There is little doubt that Pakistan's military has an ambivalent view towards America but that is the case with most countries in the region. Until the United States is seen as a fair broker in regional peace-building around the Kashmir conflict and other points of grievance with India, there will always be this ambivalence. It is high time the US give regional peace-building between India and Pakistan greater priority. This will immediately change public opinion in Pakistan while also strengthening our collective positive goals in Afghanistan.
So the “moral” of the story if any is: careful intelligence gathering from the point of interrogation, coupled with an influx of resources are essential ingredients in such a mission. While either side hates to admit this, Pakistan and the United States desperately need each other. America knows that any physical invasion of Pakistan would be a total disaster and it does not have resources to do so. Cutting off foreign aid or imposing sanctions will only make Pakistan gravitate towards China or Iran which are both unpalatable options for the US. The aid that America gives Pakistan has a long-term strategic advantage for both sides and should not be considered a quid pro quo for any particular action. If there is change made to the aid package, it should be to reduce military aid and increase civilian aid to strengthen Pakistan's fledgling democracy.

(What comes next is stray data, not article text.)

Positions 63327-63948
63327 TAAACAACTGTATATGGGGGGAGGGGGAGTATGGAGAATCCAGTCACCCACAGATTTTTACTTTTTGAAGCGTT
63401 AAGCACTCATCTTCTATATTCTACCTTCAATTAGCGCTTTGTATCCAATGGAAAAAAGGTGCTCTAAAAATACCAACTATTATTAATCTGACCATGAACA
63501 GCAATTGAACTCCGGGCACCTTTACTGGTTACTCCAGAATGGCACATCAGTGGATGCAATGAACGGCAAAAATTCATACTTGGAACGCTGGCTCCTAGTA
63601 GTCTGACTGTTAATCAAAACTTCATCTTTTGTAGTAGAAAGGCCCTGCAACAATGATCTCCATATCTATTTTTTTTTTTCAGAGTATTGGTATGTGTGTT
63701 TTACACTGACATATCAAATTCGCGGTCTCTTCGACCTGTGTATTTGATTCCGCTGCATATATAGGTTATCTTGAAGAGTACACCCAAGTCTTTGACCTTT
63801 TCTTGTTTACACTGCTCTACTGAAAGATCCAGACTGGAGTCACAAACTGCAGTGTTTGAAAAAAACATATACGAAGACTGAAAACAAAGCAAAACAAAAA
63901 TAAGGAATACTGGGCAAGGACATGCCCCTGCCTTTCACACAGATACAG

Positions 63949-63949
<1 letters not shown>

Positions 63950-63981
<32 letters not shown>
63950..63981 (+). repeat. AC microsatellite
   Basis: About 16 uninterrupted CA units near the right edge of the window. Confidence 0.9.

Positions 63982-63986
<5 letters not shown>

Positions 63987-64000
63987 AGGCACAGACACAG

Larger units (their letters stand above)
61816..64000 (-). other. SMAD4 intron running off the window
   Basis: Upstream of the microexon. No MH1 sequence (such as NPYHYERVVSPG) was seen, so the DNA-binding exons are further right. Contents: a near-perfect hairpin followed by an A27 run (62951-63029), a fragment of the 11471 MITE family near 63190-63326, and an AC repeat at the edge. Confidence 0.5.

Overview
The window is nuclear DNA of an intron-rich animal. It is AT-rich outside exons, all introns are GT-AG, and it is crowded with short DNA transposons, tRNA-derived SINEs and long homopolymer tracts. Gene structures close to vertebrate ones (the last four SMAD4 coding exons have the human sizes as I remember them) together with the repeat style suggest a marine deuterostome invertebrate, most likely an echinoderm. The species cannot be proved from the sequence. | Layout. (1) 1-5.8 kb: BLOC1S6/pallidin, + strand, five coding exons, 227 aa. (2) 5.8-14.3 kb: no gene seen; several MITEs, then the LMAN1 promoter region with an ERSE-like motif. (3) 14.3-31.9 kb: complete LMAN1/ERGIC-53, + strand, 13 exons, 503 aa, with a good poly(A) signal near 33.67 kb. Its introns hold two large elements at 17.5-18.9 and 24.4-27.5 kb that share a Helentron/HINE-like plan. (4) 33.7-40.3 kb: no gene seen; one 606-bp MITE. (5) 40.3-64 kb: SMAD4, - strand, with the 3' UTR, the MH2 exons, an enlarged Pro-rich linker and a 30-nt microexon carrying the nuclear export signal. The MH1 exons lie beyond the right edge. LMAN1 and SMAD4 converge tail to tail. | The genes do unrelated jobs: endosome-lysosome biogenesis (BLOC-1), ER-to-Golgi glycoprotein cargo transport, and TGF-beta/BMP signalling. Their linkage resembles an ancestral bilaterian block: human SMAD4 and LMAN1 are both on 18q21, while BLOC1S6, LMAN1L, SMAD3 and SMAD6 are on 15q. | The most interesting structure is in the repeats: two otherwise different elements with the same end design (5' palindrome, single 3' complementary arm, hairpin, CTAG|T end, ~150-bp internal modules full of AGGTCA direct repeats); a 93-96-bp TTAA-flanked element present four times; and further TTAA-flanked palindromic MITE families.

Both Pakistan and the United States have paid dearly for the “war on terror” and should stop trivializing each other’s sacrifices nor should they constantly question each others sincerity with misplaced patriotism. We cannot afford to erode the salience of the US-Pak relationship which may seem like a bad marriage to many but is one where divorce is not an option.